In India, there are about 90 nuns and 15 priests who are law graduates and have accepted legal practice as their ministry. They think that law is an effective instrument for helping people and that it is an important avenue by which they can bring the good news to the poor. However, it has been observed that the lawyer priests and nuns do not work as an individual advocate, but through various NGOs, Associations or Women’s Groups that have been formed by them. Two years ago, during a seminar at Guwahati (Assam), organised by the Jesuit-run Legal Cell for Human Rights (LCHR), the lawyer priests and nuns expressed their disappointment that support of the Church was not forthcoming for them.
However, there are legitimate apprehensions on the part of the Church and the laity on the functioning of the religious lawyers. It is true that the legal ministry is a relatively new area and therefore the religious men and women need to tread on the path cautiously as there are certain inherent dangers.
The lawyer priests and nuns are not like other lawyers. They also function as priests and nuns. Sometimes, they are directors, in-charge of or head of some NGO, Association or Women’s Group. Their institutes, NGOs are also registered with the government under various laws and that they receive donations and funds from various sources. Hence, the lawyer priests and nuns are required to follow the cardinal principle of natural justice.
A lawyer priest or nun should never get swayed by the story of a “victim” who approaches them first, but need to hear the other side of the case from the person against whom the “victim” has complained and then impartially decide the further course of action.
There are cases where in a dispute between two Christian families, a religious lawyer has sided with one party without hearing the other side of the story from the other Christian family. This is highly objectionable as the priests and nuns belong to the whole Christian community and they are treated with respect because they are considered living a higher spiritual level of life above the laity. However, partisan actions of priests and nuns create bitterness in one of the two Christian families.
Also, lawyers are required to be active full time and available to the clients. They are also required not to be preoccupied with other duties. Hence, as per guidelines of the Bar Council of India, a lawyer cannot be a Managing Director of a company. However, the religious lawyers do not practise law full time and have to carry out their other assignments as religious priests and nuns. Due to this, they are not always available to the clients and court cases get delayed. This is against the code of ethics for advocates issued by the Bar Council of India.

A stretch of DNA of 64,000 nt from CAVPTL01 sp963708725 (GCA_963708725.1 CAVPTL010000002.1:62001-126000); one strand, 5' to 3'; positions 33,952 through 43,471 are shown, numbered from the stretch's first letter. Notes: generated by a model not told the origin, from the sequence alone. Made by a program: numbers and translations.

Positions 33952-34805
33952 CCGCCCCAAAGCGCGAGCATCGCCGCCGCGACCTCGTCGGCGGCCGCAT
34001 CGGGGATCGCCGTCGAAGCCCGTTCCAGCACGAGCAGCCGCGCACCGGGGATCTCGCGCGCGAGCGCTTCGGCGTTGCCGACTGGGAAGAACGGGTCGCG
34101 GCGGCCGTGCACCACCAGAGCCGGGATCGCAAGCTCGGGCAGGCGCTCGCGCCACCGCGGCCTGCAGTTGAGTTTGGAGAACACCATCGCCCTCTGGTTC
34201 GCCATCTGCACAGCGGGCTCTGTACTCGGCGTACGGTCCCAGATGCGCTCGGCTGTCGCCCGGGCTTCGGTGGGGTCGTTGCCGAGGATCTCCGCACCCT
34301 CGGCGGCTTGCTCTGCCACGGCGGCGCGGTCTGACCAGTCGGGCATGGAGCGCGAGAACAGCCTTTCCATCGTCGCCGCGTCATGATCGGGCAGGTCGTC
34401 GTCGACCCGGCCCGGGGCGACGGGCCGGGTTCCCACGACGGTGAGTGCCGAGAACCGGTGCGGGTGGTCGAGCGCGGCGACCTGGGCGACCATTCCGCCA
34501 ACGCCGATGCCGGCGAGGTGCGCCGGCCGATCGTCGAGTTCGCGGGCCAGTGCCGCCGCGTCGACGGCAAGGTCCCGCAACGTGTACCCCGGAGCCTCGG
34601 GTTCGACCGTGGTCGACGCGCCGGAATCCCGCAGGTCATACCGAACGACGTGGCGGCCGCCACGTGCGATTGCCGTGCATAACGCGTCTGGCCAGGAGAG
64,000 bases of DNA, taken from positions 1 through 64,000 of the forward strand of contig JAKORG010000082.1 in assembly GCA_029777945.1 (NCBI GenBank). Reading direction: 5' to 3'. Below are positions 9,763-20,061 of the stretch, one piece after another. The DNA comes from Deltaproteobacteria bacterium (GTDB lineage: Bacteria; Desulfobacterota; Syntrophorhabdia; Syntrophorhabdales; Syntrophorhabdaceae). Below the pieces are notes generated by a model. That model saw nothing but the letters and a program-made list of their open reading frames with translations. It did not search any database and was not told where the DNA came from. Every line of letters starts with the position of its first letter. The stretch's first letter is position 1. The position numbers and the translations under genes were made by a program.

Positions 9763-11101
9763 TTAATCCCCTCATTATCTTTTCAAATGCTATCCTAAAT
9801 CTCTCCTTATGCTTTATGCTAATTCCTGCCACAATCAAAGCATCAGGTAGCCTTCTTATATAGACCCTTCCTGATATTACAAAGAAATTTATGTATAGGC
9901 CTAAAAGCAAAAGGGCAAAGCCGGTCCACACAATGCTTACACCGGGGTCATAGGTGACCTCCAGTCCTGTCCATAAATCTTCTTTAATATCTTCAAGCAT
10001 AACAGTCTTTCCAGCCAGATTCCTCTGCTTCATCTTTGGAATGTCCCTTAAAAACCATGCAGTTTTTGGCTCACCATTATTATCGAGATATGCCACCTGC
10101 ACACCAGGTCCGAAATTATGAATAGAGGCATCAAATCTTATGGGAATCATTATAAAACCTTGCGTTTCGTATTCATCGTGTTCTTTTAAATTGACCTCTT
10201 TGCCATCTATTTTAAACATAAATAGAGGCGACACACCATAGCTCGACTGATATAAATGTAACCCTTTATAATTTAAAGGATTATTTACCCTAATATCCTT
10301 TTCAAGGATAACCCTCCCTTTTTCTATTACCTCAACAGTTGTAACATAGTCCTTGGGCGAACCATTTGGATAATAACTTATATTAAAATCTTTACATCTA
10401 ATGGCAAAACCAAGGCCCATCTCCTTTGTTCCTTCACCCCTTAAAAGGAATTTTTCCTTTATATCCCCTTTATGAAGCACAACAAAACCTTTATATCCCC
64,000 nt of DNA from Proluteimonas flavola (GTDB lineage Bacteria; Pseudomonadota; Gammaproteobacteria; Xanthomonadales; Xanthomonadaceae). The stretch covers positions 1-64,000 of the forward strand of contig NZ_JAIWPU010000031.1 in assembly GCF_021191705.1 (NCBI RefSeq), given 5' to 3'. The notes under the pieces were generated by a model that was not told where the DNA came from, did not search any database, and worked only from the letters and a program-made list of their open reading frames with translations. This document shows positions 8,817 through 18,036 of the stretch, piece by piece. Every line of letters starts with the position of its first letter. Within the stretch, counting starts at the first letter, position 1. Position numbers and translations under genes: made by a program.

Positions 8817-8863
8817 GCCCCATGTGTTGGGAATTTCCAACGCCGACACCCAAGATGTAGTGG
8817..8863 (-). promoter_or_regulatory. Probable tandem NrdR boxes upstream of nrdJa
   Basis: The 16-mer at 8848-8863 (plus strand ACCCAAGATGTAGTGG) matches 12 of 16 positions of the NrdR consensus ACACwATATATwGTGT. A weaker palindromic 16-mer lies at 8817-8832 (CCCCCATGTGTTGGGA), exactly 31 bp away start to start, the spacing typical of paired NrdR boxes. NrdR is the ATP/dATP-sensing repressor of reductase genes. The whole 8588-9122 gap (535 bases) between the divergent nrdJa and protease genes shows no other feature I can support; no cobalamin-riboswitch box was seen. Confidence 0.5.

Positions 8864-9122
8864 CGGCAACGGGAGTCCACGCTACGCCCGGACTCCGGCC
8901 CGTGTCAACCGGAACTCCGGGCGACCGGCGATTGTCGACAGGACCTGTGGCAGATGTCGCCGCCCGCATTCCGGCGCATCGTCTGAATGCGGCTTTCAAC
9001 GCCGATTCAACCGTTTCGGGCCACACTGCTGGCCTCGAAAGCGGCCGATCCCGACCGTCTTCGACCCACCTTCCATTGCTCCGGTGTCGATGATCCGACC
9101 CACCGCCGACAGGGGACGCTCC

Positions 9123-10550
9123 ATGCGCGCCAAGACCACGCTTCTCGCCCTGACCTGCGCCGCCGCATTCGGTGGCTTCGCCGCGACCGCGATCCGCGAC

The religious lawyers often say that they are not practising law for money, but as a service to the poor. But, the religious lawyers work as a head of some organisation, institute, NGO etc. and they get donations, funds from various sources, including funds from abroad. This can also be viewed as a way of making money in a clever manner.
The religious lawyers are also found to be harbouring certain ideology and this makes them biased and one sided. For example, the nun director of one NGO, claiming to be working for women empowerment, thinks that only women are being harassed and wronged by their husband or in laws and men are always wrong. But it is not true. Some ultra-modern brides are very proud and behave arrogantly and disrespectfully with their in laws. Also, taking up cases of women only is against the code of ethics for advocates issued by the Bar Council of India. The Supreme Court has ruled that a lawyer cannot refuse a brief provided the client is willing to pay the lawyer’s fees and the lawyer is not otherwise engaged. The religious advocates also get emotionally involved in the cases and treat the opposite party with disdain, much against the code of ethics for advocates issued by the Bar Council of India.
When there is a dispute between two Christian families, the religious lawyers should be impartial and neutral and try to find amicable settlement in the dispute, keeping in mind the words of Jesus, “Blessed are the peacemakers, for they will be called children of God” (Mathew: 5:9). If the religious lawyers fail to maintain dignity of their vocation as priests and nuns, there is every possibility that they will create enemies from within the community.
– Vincent, Mumbai